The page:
HEALTH & SAFETY
E.coli is a bacterium, many strains (or types) of which live harmlessly in the guts of humans and animals. Strains such as E.coli 0157 produce toxins or poisons, which can cause illness in humans. E.coli is highly infectious and can present a serious health hazard. Cattle, sheep, deer and goats excrete the bacteria. 4E.coli 0157 can persist in the soil for up to 150 days and in cattle faeces for up to 90 days.
The risk of infection comes mainly from contact with animals or their faeces e.g. when eating or drinking when camping or picnicking without washing your hands. Even tiny amounts of E.coli can pose a severe risk, particularly for young children and elderly people.
Another source of infection is drinking from streams that may have been contaminated with animal faeces, without first treating the water.
It is highly likely that the water supply on farms etc. can be contaminated.
When planning to rally on farmland which has been used for grazing or stick holding of animals, request that:
1. Farm animals are kept off the fields for three weeks prior to and during the event
2. All visible dung/faeces are removed, preferably at the beginning of the three week period.
3. The grass is mown and kept short and clippings are removed before the fields are used for recreation.
NB - these are part of the advice given to farmers by the HSE.
Check if the water supply is provided from either a water company or a borehole. If it is from a borehole, ask to see the result of the test or the local authority certificate declaring it safe to use.
Farmers have a duty to carry out a COSHH assessment re E.coli, among other things. Why not ask for a copy?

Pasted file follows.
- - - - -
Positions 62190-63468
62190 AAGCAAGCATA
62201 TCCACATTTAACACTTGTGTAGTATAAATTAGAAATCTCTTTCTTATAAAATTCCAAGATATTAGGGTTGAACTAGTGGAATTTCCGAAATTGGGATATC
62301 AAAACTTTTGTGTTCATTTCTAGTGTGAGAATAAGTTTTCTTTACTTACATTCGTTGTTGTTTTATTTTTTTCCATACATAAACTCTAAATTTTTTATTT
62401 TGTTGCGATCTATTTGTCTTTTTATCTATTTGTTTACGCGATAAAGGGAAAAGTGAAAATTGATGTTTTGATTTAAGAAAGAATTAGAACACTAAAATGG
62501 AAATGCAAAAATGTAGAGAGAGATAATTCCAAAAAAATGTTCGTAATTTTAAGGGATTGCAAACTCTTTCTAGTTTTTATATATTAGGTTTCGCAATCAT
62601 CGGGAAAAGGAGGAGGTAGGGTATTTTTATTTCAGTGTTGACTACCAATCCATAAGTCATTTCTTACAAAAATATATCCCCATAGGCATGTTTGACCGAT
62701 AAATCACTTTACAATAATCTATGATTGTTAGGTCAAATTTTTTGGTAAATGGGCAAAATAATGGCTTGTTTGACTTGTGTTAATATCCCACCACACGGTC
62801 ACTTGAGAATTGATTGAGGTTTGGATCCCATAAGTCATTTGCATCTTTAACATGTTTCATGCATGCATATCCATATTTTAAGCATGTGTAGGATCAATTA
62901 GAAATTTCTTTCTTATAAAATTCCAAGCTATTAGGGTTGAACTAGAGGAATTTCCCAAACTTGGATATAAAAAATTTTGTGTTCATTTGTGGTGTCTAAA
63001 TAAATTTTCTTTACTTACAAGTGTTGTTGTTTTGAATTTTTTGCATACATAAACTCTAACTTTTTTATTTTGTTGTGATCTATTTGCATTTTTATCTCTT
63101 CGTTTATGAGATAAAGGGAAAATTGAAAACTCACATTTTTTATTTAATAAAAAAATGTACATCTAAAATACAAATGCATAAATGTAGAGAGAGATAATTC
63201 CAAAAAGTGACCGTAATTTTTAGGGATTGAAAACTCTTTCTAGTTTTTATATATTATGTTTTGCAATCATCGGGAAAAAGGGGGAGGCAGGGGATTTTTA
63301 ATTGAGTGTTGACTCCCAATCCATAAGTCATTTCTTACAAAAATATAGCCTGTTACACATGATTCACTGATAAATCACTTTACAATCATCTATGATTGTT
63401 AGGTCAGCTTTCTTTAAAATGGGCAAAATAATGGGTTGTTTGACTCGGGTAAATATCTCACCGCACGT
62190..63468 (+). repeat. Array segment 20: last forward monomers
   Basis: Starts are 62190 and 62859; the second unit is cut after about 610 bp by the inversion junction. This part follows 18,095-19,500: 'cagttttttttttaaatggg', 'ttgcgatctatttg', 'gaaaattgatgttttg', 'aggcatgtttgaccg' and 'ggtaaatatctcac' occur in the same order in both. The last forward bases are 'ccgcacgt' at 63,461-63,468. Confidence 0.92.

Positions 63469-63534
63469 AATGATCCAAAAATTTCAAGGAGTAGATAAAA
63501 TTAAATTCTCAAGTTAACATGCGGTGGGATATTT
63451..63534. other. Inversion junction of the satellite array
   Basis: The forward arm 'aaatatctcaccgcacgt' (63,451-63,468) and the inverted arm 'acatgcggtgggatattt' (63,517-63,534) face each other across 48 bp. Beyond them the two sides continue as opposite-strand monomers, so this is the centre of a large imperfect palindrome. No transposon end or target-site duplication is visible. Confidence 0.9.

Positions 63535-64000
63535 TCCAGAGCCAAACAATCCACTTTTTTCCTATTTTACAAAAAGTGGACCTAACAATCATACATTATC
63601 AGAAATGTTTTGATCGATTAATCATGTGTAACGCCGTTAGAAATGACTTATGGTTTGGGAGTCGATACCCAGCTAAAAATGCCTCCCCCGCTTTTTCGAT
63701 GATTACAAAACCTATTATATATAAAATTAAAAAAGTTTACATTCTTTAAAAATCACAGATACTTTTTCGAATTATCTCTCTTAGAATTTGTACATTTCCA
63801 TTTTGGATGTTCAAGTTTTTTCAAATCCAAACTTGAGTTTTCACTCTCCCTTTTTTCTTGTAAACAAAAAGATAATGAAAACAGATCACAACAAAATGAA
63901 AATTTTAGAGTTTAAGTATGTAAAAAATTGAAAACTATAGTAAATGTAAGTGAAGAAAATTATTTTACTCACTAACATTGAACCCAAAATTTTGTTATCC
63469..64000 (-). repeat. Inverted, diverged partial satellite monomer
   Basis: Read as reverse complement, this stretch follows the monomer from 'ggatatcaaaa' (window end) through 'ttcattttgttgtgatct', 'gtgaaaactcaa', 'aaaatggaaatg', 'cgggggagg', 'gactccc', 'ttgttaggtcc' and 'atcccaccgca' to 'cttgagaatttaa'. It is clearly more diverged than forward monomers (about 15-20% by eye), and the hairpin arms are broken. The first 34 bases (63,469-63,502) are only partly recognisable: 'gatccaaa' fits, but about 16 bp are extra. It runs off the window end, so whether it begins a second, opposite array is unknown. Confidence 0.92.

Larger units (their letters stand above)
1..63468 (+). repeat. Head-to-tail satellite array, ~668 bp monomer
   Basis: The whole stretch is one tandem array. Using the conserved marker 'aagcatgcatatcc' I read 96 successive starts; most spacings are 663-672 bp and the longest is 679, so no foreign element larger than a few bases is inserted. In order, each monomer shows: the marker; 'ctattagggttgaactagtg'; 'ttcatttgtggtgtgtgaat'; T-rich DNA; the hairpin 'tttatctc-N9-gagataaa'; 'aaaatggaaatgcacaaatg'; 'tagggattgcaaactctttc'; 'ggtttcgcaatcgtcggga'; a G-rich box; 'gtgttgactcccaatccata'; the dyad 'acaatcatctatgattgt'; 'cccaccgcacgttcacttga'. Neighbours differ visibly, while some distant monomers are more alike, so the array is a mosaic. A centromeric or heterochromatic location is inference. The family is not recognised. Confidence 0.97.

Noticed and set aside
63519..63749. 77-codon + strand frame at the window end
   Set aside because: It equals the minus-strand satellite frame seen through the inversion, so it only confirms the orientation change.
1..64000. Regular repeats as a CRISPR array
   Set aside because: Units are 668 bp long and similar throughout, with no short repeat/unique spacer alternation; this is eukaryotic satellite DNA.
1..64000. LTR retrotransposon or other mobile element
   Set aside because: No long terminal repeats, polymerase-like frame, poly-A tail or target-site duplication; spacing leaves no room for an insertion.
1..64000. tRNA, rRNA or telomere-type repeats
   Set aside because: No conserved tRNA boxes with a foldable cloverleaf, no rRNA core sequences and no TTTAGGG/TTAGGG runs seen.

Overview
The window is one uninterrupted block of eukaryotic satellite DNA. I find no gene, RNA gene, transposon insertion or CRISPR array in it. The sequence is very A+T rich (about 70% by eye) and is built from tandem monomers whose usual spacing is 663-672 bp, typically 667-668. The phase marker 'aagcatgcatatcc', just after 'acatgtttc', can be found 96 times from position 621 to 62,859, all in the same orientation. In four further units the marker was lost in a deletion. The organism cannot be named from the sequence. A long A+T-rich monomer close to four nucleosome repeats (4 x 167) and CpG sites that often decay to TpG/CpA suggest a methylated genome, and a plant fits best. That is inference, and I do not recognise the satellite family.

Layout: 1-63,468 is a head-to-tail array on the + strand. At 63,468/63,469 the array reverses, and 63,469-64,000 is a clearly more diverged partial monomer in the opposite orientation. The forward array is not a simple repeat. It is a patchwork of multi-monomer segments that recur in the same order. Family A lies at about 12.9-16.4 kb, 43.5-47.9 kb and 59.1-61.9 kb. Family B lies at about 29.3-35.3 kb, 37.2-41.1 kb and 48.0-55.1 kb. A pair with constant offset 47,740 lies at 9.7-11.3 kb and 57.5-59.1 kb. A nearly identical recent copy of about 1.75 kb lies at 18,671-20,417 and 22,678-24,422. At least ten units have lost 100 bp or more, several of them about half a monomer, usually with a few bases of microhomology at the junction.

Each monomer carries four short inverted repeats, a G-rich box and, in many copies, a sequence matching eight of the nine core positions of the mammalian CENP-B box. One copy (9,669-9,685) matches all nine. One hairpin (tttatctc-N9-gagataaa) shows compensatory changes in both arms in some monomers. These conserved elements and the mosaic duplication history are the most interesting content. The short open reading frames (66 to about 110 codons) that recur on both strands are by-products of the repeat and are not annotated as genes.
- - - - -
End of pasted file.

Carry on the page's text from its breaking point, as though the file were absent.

CONTROLLING THE RISK
1. Do not drink from rivers or streams.
2. Ensure that animals have not been in contact with the water taps e.g. taps for water troughs.
3. Avoid contact with animals wherever possible.
4. Avoid walking through areas contaminated with faeces or slurry liquid wherever possible.
5. Keep out of areas not allocated to the Rally.
6. Wash hands thoroughly before eating, drinking or smoking etc.
7. Clean off clothing, footwear or any items carried, which may have been in contact with the ground.
Following these simple precautions will not only reduce the risk from E.coli, but also of other diseases that can be transmitted to people from animals. Should the landowner refuse to clear animals from the field/site prior to the event, the Rally organisers must take a view as to whether the Rally should proceed at that venue. If so, all the participants must be made aware of the need to comply with the simple measures listed under ‘CONTROLLING THE RISK’ above.